Hi everyone, I just received my J1.
The issue I’m most concerned about is the failures I’ve read about, and seen pictures of, in the FB J1 owner’s group, is the bending and breaking of the ribbon cable.
Many have had to replace the cable. One owner added some extra layers of the old ribbon to act as a strain relief.
I’m surprised I don’t see other mods or fixes for this critical area. I’d like to address it before even powering up for the first time. It’s a tricky little problem to design a 3D printed fix. Anyone working on something for this?
Maybe as a additional information: I did not see any pictures from damaged ribbion cables yet (no Facebook here) but in general these cables are rather tricky since they are mechanically a lightly dampened mass between two soft springs (springs = cable elasticity, mass = cable mass, dampening = cable dampening). Anything added to the mass or tto increase the cable stiffness need to be carefully checked not to produce any negative side effects such as increased motion and/or bending at some place - for every possible printhead position and speed. That is why some desktop printers that use similar cables have a “do not touch” warning at these cables.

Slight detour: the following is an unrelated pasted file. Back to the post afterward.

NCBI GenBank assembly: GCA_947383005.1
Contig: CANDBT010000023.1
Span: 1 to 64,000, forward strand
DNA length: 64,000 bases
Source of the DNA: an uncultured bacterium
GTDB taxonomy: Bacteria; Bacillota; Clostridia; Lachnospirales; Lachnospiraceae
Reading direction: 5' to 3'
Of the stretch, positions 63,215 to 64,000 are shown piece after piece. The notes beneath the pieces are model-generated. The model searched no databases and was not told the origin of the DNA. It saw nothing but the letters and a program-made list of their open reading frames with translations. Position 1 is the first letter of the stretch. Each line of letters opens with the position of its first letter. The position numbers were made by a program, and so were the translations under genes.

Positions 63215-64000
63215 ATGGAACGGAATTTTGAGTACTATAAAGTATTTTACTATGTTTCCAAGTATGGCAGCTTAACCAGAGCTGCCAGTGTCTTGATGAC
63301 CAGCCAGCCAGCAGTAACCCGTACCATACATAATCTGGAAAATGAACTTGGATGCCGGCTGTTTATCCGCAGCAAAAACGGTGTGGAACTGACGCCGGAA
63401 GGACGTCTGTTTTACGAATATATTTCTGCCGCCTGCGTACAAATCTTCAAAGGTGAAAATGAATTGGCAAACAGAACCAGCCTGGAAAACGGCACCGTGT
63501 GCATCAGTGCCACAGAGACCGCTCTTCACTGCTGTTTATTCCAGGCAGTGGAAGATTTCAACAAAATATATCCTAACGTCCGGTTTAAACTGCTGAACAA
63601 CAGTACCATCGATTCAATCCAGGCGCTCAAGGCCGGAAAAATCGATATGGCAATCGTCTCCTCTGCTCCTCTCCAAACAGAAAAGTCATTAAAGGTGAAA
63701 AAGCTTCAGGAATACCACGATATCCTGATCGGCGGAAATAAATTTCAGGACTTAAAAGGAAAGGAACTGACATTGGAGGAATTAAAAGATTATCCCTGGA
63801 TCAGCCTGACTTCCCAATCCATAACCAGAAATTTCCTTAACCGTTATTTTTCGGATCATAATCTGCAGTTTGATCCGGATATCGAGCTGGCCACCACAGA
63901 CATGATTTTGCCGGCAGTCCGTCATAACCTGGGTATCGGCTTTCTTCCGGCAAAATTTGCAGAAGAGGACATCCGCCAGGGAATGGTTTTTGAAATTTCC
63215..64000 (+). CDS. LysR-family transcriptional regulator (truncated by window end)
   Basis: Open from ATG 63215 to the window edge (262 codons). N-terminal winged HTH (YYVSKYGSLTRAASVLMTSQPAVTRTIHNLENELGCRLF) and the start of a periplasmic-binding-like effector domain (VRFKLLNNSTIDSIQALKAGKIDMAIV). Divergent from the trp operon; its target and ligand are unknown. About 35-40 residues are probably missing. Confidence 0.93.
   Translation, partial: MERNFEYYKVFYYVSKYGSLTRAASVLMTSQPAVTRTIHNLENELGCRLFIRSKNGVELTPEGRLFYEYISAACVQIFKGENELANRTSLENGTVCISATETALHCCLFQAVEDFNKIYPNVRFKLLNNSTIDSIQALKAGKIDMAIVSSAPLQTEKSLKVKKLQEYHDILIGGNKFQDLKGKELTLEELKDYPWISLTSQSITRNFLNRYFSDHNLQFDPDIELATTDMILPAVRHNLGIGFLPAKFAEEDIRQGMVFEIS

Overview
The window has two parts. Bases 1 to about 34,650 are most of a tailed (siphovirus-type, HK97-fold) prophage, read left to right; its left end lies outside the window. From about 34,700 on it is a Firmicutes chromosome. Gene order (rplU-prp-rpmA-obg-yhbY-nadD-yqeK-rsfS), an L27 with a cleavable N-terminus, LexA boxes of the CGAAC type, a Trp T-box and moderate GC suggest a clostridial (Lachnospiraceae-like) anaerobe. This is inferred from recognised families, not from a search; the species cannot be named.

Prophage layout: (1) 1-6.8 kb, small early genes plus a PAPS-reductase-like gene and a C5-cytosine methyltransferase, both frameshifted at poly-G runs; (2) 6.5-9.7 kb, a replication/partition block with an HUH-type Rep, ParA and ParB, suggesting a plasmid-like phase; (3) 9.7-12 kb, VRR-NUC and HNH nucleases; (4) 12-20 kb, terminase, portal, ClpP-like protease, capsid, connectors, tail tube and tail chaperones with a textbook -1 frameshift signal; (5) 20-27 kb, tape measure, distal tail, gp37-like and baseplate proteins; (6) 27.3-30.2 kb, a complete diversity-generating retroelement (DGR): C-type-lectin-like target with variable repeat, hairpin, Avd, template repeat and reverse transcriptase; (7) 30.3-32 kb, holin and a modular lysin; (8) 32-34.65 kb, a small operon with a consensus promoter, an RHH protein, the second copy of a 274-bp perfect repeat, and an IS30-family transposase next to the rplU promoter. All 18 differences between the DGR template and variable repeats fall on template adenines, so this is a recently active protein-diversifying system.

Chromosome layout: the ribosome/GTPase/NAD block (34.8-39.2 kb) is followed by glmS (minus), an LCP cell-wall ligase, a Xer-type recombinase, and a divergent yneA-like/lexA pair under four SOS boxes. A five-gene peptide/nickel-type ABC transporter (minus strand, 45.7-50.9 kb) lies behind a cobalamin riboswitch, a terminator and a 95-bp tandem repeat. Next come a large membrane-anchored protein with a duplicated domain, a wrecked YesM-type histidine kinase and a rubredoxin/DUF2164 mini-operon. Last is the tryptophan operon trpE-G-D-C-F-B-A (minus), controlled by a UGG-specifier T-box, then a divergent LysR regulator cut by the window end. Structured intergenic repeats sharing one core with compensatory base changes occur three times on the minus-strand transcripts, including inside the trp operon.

What I found tricky is that you can easily bend the ribbon cables out of place when working at the printer. Then they will either scratch over surfaces thay normally would not touch, or the flexible fixation at the hotend will not work as intended since it uses the cable bending resistance as a “spring” to push the cable against the protruding nose. If that does not work as intended due to a cable being bent out of place, you can easily imagine getting abrasion at places where you would not want abrasion.
Thanks for your reply, and all your work on the nozzle replacement designs.
Here are some photos of others who have had their ribbon cables break, leading to all sorts of errors.
Mostly at the print head, and they can fold either forward or backwards. The problem is worst at the extreme diagonal range of XY motion.
Below that is a photo of my solution, which is a thin rectangle of Polyethylene or polypropylene, about 0.75mm thick, cut about 19mm wide, by 25 long. This material can flex easily and not fatigue. It just slips behind the little clips, and a single wrap of electrical tape. This takes the “edge” off when it flexes. I also put a small piece at the rear ribbon cable mount.
Testing by manually moving the axes through the full range of motion demonstrates this should help prevent the issue.
Thanks a lot for the pictures! Yes, these very much look like a fracture of the underlying material of the foil cable from either too high stress or from fatigue. You can see very well that these fractures are not caused by the supposedly sharp edges of the hotend mount on these pictures, the postion of the fracture does not fit to that.